Until the late 1960s, large relays were the best option for controlling automation machines. They were expensive, difficult to work with, and horrible for troubleshooting. Then came along a new technology that could fix all of that, programmable logic controllers (PLCs). This allowed manufacturers to easily program controllers that were much smaller and cheaper than the old, clunky relays. The rise of programmable logic controllers (PLCs) led to the creation of other controllers such as programmable automation controllers (PACs) and industrial PCs (IPCs).
Each of these different controllers are used today for certain tasks. There are many factors to deciding what controller to use on a project.
PLCs have come a long way since they were introduced in the 1960s and 1970s. Like all technology, they have become smaller, faster, and cheaper. These controllers are commonly used on small equipment such as fillers and packers. They can process inputs and outputs at high speeds. Because PLCs are simple computers, they can come with a variety of additions including human machine interface (HMI) packages that are useful for visualization and alerts. Other modules available for PLCs include motion control, network interface, among other options. Yet another advantage to PLCs is the availability for PLC-to-PLC interaction through networks and ethernet. As great as this may seem, PLCs still have limitations to speed and power due to their small size, but don’t worry, there’s plenty more solutions!
When a project calls for a more powerful controller than a PLC, a good solution is a PAC. PACs have the same capabilities as the above-mentioned PLC, but are made for larger distributed control and have more I/O capabilities. These can be used in large packaging lines, discrete control systems, or plant processes. Some manufacturers create specific, powerful instruction sets for jobs in gas, nuclear, and more. Most PACs are compatible with USB programming and can communicate with databases and SQL. When the project is large and the budget is too, a PAC is the better choice over PLC.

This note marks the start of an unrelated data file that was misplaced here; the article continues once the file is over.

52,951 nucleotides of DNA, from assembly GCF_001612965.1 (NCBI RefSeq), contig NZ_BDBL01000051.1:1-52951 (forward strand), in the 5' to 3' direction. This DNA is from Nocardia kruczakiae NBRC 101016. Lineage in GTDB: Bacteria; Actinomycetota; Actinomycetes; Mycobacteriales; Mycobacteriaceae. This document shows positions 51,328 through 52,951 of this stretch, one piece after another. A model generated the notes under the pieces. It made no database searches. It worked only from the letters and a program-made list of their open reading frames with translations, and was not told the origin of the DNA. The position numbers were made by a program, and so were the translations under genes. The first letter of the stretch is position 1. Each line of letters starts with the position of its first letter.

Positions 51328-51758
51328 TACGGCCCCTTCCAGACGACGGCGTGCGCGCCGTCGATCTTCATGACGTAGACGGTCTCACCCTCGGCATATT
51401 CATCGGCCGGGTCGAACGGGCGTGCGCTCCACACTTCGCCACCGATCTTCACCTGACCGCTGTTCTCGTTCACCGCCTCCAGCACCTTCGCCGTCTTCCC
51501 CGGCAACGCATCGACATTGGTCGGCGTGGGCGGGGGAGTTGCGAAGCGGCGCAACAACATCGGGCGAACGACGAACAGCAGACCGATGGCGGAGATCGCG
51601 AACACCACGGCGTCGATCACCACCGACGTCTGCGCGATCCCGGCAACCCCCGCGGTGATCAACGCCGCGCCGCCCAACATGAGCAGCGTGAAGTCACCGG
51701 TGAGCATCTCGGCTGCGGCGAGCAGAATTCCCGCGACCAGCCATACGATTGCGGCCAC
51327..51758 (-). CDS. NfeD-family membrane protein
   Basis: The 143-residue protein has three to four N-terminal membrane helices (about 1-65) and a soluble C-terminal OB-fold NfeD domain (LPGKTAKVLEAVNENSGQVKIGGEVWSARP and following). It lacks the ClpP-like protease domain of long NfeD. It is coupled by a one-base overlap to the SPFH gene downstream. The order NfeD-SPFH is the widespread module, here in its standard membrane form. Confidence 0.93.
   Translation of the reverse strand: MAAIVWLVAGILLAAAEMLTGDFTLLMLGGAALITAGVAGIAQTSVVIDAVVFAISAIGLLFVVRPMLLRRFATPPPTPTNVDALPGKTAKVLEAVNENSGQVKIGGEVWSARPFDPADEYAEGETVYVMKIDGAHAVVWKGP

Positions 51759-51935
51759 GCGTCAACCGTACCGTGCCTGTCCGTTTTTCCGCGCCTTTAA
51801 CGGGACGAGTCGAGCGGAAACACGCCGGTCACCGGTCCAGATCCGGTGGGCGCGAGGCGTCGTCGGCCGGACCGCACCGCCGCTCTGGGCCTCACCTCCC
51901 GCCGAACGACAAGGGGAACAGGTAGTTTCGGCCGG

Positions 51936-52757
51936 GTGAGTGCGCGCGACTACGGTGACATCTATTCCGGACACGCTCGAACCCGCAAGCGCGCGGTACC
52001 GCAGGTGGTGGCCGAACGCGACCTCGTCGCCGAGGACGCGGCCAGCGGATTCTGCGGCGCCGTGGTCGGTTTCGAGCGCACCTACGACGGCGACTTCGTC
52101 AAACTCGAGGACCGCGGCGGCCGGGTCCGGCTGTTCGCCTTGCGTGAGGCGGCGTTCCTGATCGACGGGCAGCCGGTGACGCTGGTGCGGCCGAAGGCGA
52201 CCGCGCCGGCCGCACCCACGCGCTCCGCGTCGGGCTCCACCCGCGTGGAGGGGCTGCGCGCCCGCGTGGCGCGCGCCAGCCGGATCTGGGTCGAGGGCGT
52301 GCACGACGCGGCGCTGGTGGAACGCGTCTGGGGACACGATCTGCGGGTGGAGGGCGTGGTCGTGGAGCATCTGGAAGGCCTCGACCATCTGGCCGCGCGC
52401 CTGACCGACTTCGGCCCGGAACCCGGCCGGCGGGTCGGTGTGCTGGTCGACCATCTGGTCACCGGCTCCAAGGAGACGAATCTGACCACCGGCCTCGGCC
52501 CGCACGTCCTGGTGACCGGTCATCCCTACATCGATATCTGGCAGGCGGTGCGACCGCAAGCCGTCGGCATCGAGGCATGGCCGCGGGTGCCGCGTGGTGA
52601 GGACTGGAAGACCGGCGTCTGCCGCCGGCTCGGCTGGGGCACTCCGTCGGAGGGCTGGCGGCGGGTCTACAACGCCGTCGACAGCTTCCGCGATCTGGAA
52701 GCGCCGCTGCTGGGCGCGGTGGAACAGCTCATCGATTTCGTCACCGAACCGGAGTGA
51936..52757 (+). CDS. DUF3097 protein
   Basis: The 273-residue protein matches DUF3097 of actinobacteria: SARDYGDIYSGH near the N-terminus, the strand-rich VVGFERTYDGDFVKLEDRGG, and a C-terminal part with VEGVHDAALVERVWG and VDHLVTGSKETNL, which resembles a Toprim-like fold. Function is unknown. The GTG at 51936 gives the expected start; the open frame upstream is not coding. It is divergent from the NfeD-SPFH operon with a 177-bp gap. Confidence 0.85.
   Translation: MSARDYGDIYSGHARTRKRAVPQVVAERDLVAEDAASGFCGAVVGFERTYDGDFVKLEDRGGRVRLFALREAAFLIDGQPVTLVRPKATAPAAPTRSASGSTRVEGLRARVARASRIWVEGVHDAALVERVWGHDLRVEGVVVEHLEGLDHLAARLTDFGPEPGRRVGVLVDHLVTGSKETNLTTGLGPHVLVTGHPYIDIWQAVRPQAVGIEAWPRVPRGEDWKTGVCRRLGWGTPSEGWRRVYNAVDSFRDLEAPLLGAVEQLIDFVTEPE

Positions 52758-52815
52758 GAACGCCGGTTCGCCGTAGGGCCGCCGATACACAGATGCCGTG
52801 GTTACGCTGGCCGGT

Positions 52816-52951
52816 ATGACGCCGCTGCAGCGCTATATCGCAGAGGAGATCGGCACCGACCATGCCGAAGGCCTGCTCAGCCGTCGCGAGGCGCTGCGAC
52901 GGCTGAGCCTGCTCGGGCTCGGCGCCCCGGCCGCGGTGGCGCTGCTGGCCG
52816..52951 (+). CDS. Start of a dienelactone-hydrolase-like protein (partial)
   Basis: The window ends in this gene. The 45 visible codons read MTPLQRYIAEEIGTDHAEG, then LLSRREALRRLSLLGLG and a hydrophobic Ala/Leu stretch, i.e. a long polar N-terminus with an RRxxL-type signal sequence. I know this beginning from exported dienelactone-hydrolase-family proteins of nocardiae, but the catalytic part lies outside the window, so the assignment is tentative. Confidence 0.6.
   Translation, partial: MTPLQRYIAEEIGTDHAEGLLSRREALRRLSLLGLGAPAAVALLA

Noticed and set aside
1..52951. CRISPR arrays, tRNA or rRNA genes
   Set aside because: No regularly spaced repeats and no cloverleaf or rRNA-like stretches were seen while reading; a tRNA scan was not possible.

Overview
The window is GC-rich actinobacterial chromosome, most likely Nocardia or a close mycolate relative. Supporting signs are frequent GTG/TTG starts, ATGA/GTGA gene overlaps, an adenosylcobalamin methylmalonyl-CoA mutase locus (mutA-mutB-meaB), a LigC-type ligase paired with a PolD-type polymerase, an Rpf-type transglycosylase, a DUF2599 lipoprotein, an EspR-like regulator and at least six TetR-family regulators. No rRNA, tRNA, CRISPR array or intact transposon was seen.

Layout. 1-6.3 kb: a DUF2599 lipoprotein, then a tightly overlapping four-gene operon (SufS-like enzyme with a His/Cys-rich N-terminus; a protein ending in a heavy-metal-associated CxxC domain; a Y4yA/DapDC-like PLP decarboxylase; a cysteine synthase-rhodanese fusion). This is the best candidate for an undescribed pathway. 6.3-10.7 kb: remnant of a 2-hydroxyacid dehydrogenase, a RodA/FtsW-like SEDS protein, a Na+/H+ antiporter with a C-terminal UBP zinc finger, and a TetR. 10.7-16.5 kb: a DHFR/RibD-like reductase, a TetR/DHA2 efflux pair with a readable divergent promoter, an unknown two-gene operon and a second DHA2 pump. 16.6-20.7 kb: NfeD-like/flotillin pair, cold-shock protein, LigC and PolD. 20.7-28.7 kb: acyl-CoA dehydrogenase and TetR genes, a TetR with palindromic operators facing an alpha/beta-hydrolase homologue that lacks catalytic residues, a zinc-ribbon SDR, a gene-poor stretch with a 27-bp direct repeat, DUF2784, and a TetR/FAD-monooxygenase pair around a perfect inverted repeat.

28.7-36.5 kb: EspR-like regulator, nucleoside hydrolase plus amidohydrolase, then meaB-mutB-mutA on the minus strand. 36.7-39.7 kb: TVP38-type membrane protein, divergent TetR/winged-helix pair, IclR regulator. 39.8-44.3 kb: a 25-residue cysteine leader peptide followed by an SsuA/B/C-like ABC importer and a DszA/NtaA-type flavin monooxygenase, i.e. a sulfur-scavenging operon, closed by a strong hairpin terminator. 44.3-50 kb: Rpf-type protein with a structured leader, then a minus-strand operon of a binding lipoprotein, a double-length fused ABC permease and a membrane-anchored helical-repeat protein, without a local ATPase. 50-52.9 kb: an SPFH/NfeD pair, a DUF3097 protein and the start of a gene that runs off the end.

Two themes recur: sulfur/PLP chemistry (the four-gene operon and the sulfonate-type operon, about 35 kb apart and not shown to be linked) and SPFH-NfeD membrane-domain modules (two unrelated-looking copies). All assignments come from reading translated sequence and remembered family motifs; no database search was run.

PCs were brought into manufacturing in the 1990s where manufacturers wanted to simulate PLC processes on the operating systems. As the trend became more popular, programmers started to create programs to override the OS priorities, which allowed them to let the PC directly control the automation project. Because these are modern PCs, they’re easy to use and have the processor and memory of modern computers. The HMI can also be displayed on the same computer that runs the automation process to save cost.
Which should I get?
If you need a controller for a relatively small machine, then a PLC may be a good idea. When you have a much larger project, one with a lot of I/O over a large space, then you may consider a PAC. For a project with a focus on HMI, an IPC may be worth a look. It’s difficult to give an easy answer as there are many producers for controllers and each one has benefits and consequences. The best process for finding a good controller is to compare a few side-by-side and weigh the pros and cons. Here at PanelShop.com, we deal a lot in controllers for automation processes. For any questions, don’t hesitate to contact us.
To discover what improvements your company can make to become more efficient talk to a specialist at PanelShop.com today.
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